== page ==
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Penguin Donkey

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Terryjb

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Has anyone ever made something similar to the Penguin Donkey bookcase and kept the plans?

Perhaps I am being a bit lazy as it is essentially very simple, but reinventing wheels does seem the ultimate waste of time.

isokon_donkey2_001.JPG
 

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That's an interesting bookcase. Have plans been issued for it? It doesn't seem like it would be too difficult to reverse engineer it. I imagine it's a few minutes worth for this one. Do you have any other photos?
 

Harbo

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Using the height of those old Penguins, must be quite easy to scale off the dimensions?

Rod
 

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I found dimensions for the one in the OP's photo. I think I could fairly easily create drawings for it from those and some other photos I found.
 

monkeybiter

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It looks more useful now, seeing the tops are horizontal. Just needs a little table top on it. :)
 

bugbear

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Ouch. I see that a "real one" lists for £410. I'm not surprised you want to make your own!

http://www.isokonplus.com/isokon_plus_price_list.pdf

The design shown is the Isokon Donkey 2, from 1963. The Original donkey design (1939) is bent plywood, and pretty unsuitable for making in one-off quantities.

A GIS for Isokon Donkey gives MANY images, which should suffice to reverse engineer the design.

BugBear
 

Alf

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Okay, someone point out what a numbskull I am, but why would I want to store my Penguin books on their sides like that? The Inner Librarian rebels. Other than that, I like it. 'Specially the earlier curvy design.
 

AndyT

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Alf":1hqwmvx0 said:
Okay, someone point out what a numbskull I am, but why would I want to store my Penguin books on their sides like that? The Inner Librarian rebels. Other than that, I like it. 'Specially the earlier curvy design.
Tsk tsk Alf; you're thinking of your books as useful things which store information or stories. These odd little curvy things are to impress visitors with your good taste in interior design. You will of course have to choose your books by the colour of the covers in future, not whether you are interested in the contents! :wink: :wink:

(But having said all that somewhat sarcastically, I happened across a Penguin 75th anniversary exhibition in our local Oxfam bookshop a while back, and it looked great. Really strong visual designs which have worn well.)
 

Alf

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See? I was a numbskull. D'oh! #-o

Actually I do love and appreciate the design aspect of the old Penguins very much - Edward Young really laid excellent groundwork for the brand. But, well, a book's a book, and the cover is famously not the important bit. :D
 

Eric The Viking

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I'm with you on the shape, Alf.

It's very elegant and form follows function well. The later ones just imitate the shape and the angular corners spoil it, IMHO. On a practical note, the original makes keeping newspapers tidy relatively easy, whereas the later one just wouldn't work as well.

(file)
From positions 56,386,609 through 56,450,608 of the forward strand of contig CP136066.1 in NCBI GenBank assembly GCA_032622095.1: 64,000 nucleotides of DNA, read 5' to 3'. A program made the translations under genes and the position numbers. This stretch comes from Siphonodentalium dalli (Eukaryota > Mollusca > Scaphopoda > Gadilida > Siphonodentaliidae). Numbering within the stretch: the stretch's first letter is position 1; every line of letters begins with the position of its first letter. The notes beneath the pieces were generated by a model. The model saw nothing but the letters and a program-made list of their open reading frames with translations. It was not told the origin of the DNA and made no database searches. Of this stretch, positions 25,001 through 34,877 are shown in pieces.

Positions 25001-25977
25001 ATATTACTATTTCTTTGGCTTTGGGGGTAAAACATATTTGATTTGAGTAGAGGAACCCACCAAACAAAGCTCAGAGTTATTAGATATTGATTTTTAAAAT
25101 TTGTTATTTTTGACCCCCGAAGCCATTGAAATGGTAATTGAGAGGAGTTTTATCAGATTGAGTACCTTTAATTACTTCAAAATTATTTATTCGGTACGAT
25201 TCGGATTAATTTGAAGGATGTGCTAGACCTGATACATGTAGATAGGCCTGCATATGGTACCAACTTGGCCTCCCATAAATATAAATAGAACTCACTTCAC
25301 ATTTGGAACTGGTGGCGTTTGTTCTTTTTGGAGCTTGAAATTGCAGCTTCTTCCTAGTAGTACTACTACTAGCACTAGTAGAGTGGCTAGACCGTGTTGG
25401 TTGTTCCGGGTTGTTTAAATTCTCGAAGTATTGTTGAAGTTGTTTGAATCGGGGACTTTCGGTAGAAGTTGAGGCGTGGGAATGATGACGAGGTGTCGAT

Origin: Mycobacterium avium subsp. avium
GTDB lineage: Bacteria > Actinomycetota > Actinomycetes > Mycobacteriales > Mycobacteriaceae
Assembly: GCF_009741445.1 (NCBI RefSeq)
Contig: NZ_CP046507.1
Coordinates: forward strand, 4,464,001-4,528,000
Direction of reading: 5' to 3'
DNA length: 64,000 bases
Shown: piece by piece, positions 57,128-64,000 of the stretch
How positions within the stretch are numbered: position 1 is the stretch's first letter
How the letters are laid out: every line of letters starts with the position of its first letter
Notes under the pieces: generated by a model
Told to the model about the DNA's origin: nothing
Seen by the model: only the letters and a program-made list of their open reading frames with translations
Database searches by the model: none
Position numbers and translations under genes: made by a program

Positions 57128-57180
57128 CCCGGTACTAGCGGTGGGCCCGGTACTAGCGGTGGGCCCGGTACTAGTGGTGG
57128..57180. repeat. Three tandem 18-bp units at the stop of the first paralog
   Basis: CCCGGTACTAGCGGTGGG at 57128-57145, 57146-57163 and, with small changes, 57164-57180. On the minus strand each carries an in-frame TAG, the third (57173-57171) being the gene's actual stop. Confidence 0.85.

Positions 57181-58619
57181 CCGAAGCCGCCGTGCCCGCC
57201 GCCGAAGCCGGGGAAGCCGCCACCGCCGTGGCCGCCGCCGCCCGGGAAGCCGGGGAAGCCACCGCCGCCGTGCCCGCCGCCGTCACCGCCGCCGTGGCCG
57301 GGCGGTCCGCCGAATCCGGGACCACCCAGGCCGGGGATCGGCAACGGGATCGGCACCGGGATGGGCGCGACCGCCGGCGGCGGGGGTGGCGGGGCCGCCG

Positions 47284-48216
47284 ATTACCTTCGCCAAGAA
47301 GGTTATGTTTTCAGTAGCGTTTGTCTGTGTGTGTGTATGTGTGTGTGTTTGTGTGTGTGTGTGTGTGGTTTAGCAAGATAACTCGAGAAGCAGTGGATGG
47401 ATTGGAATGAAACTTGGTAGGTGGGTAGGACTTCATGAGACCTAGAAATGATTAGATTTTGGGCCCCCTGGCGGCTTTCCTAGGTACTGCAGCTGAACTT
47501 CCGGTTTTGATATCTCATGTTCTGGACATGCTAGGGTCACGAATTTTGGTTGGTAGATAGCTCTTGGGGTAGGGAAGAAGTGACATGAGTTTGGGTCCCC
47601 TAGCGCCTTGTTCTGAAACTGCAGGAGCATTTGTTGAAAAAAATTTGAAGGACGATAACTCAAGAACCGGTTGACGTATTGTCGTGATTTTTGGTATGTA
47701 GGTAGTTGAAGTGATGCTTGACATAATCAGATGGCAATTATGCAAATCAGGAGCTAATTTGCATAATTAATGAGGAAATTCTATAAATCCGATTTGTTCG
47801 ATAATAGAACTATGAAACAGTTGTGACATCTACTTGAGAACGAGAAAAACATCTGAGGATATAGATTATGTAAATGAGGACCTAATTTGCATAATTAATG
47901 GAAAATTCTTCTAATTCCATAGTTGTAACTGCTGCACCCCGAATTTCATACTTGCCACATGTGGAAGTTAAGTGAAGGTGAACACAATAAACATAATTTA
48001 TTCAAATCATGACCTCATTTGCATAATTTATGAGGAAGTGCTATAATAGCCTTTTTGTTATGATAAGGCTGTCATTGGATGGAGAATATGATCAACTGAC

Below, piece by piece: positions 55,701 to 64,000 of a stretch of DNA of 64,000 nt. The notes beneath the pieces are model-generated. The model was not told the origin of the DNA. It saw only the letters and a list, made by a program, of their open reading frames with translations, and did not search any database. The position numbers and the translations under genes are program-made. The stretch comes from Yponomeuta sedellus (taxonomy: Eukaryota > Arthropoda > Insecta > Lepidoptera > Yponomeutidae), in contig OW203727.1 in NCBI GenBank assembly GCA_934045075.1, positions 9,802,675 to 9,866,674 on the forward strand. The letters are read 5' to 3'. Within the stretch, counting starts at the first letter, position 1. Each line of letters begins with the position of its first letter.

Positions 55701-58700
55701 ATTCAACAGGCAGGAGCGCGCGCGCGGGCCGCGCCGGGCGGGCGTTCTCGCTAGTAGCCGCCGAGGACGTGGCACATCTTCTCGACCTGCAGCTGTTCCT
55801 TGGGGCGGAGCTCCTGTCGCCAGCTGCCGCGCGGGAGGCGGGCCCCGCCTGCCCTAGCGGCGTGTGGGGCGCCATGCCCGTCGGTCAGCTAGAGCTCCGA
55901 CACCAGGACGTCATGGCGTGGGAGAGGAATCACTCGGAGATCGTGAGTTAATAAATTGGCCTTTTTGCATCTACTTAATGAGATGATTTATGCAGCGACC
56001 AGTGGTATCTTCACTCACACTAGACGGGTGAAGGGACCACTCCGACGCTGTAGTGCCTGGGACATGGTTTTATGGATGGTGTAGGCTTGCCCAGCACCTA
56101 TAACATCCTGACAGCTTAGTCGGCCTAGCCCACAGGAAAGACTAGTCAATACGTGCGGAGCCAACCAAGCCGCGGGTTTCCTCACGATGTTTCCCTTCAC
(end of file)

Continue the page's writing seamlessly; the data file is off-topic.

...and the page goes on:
The DC is a crossword addict (one of the main reasons we subscribe to Bristol Evening Post!), and by Saturday, we usually have newspapers all over the dining room in various stages of dismemberment. I think she'd love it, as, Penguins notwithstanding, the upper shelf would be ideal for pens pencils and scissors. It would be a big mould though, I guess, and I can see it's not really a one-off project.
Could you get the curves by kerf-cutting, or are they too tight a radius?

What do the team think about the legs on the original design? I see how they probably work (extension of the back of the shelves), but they wouldn't stand rough handling - too easily splintered or split. Might be an issue here!

E.
 

AndyT

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Eric The Viking":2e45bq0a said:
What do the team think about the legs on the original design? I see how they probably work (extension of the back of the shelves), but they wouldn't stand rough handling - too easily splintered or split. Might be an issue here!

E.
I see what you mean, Eric, they do look a bit like lolly sticks:



If you can't train your unruly household to be more respectful of your work, I suppose you could try just doubling or tripling the thickness of ply on the legs.
 

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Here's a model drawn to dimensions taken from an original of the MkII Penguin Donkey. Looks like a nice little piece to put next to my reading chair. It's really not very big.
 

marcros

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oh, it really is quite small. would look great in a childs corner, with a beanbag etc.
 

robgul

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I know this a very old thread but I'm thinking of trying to make one (the Mk 2 version with the white boxes) - has anyone ever found any plans? - or even created some? I would make it in 12mm birch ply and leave it unpainted with bare edges . . not authentic but it's a look that we like and will match a console table I made a few months ago.

It doesn't look too difficult - the tricky bit is knowing the angles for the cuts to create the boxes.

Back in the late 60s I bought one of the Mk2 version when they were being made by John Alan Designs in London, with a licence from Isokon.
 
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